Wait, wasn’t NATO supposed to take over operations once U.S. airstrikes had sufficiently disabled Qaddafi’s defenses to make air patrols a breeze? What happened?
The answer: Apparently NATO’s too “western.”
So is the Obama administration on board? White House spokesman Tommy Vietor did not respond to a request for comment on the French proposal. Obama spoke with Sarkozy Tuesday and “the two Presidents agreed on the means of using NATO’s command structures to support the coalition,” the French government said in a read out.
It’s not clear how the French steering committee would be in operational control of the war, but the proposal includes that the committee would be in charge of the “strategic decisions” involving military action, the diplomat said…
The French position is that the steering committee idea would allow NATO to bring its military capabilities to bear without putting an exclusively Western label on the military intervention. Qaddafi has called the campaign a “colonial crusade” by western nations.
“The only constraint is that we need to keep the Arabs involved,” the French diplomat said. “In order to do that we need to use NATO capabilities and we need to [provide so that] Arab countries stay involved.”
NATO will participate in the mission, according to a statement released earlier today. It just won’t be leading it. That’s where the steering committee comes in, the point of which, it seems, is to place Qatar and the UAE and whatever other Arab states are nominally contributing to this operation in a formal “leadership” position by giving them an equal voice on the committee. Think Obama will go for it? Based on this line from the Foreign Policy piece quoted above, I’m betting … yeah, he will:
Our sources also report that Washington has made it clear that they want to see the transfer of leadership for the Libya mission leave U.S. hands by the end of the week.
A krazy kwestion for you: Why weren’t the logistics of the handover nailed down before the UN resolution was approved? The possibility of western military action may not have crystallized until last Tuesday but U.S. and European officials obviously had been thinking about it for weeks. They knew they’d have to act quickly once the Security Council approved airstrikes, so in theory a plan for military operations should have been in place. If the French were so hot to bomb Qaddafi, why didn’t they float the “steering committee” idea early on instead of cobbling it together now as some half-assed face-saving measure to try to scrub NATO’s fingerprints from the mission? The understatement of the year thus far from a former U.S. ambassador to NATO: “I am surprised these things were not worked out beforehand.”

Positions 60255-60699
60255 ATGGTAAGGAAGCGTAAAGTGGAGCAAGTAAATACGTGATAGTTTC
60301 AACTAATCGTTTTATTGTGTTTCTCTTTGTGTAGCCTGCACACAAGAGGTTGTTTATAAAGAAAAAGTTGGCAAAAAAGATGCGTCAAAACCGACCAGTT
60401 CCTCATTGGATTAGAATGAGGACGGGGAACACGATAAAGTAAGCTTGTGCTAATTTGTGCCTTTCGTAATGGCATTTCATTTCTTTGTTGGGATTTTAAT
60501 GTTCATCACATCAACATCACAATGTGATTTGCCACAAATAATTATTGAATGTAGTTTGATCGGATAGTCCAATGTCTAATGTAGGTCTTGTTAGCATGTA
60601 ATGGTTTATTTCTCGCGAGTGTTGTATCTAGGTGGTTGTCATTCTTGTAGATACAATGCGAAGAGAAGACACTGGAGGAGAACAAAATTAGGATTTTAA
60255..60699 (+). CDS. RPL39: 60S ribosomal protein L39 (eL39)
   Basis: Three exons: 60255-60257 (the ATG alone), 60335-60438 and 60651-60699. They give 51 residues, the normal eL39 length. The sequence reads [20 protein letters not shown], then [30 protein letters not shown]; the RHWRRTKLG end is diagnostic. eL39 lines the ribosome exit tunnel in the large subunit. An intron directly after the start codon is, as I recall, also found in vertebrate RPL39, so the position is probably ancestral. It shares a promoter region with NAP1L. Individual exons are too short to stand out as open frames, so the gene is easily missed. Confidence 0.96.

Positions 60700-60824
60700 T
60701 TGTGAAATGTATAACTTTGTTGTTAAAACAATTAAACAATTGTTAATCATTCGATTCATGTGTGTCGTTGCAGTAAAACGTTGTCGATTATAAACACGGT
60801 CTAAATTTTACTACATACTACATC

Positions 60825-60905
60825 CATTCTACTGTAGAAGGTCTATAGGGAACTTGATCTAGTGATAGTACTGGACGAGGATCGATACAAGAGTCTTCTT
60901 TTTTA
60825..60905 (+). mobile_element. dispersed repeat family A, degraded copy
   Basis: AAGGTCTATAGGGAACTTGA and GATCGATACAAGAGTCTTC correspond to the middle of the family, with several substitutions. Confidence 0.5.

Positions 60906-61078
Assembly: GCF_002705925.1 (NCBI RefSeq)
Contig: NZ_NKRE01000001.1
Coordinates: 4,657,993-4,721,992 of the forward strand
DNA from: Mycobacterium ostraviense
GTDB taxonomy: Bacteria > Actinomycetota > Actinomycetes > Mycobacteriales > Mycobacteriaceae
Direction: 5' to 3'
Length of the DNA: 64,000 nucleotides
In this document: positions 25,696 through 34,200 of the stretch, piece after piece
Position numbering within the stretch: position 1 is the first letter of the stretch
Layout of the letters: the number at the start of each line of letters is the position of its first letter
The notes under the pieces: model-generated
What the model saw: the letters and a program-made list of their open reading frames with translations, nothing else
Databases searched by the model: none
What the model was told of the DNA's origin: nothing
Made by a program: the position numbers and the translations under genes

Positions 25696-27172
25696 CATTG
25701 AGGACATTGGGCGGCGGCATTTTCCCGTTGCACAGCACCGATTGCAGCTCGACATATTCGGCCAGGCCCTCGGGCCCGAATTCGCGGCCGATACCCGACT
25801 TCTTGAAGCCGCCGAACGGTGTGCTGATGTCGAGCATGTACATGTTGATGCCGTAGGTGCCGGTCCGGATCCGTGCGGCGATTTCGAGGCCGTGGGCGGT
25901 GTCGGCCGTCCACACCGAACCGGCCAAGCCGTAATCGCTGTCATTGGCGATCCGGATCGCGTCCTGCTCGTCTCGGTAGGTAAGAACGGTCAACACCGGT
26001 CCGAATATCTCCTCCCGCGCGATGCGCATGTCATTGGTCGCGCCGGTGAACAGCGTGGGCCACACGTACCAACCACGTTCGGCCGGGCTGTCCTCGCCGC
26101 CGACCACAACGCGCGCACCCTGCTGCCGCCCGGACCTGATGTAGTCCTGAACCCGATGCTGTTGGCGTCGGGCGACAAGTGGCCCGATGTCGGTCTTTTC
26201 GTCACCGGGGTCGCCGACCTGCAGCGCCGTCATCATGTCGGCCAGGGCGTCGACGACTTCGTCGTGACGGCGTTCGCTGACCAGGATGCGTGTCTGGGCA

While you’re busy chewing on that, a second question for you. What happens if the rebels prove too militarily inept to overrun Qaddafi? That’s no idle hypothetical: The good news is that they’ve dislodged Qaddafi’s troops from the town of Zintan, but regime forces are still brutalizing Misrata despite rebel attempts to take the place back and they’re still in control of Ajdabiya. Quote:
Rebels in east Libya were stuck just outside Ajdabiyah on Tuesday, making no advance on the strategic town despite three nights of Western air strikes on the oil-producing state…
When asked why rebel units had not advanced toward their objective, which is the eventual taking of Tripoli, Ahmed al-Aroufi, a rebel fighter at the front line, told Reuters: “Gaddafi has tanks and trucks with missiles.”
The Christian Science Monitor wonders, “If Ajdabiya – lacking power and largely cut off from the rest of Libya for more than a week now – has been so difficult to retake, how much harder will it be for the untrained rebels to push west toward Sirte, Qaddafi’s hometown filled with loyalists, and on to Tripoli?” So undisciplined are the rebel troops, in fact, that professional soldiers who defected from Qaddafi’s army and are now fighting alongside them have taken to complaining that they’re getting in the way. There’s no way The One will contribute any American boots on the ground to an international effort, if it ever came to that, so I assume his next move will be to start talking up the idea of a partition between a western Qaddafi-ruled Libya and an eastern-rebel controlled one to try to resolve the stalemate. Which, of course, will never work: Qaddafi will never abide by it long-term, and at this point, leaving him in power would be risky for the west in case he starts plotting revenge via terror operations. It would, however, provide Obama and Sarkozy with a political escape hatch, which will soon be the paramount concern if it isn’t already. So look for that next. Compromise solution, partition, “peace.”
Here’s John Bolton marveling at the fact that we really might be about to hand over control of a major international military operation to some sort of nebulous ad hoc committee. Exit question: What happens when the losing side in this war inevitably mounts an insurgency? Will the coalition lend a hand there too, or are we done once one side declares “mission accomplished”?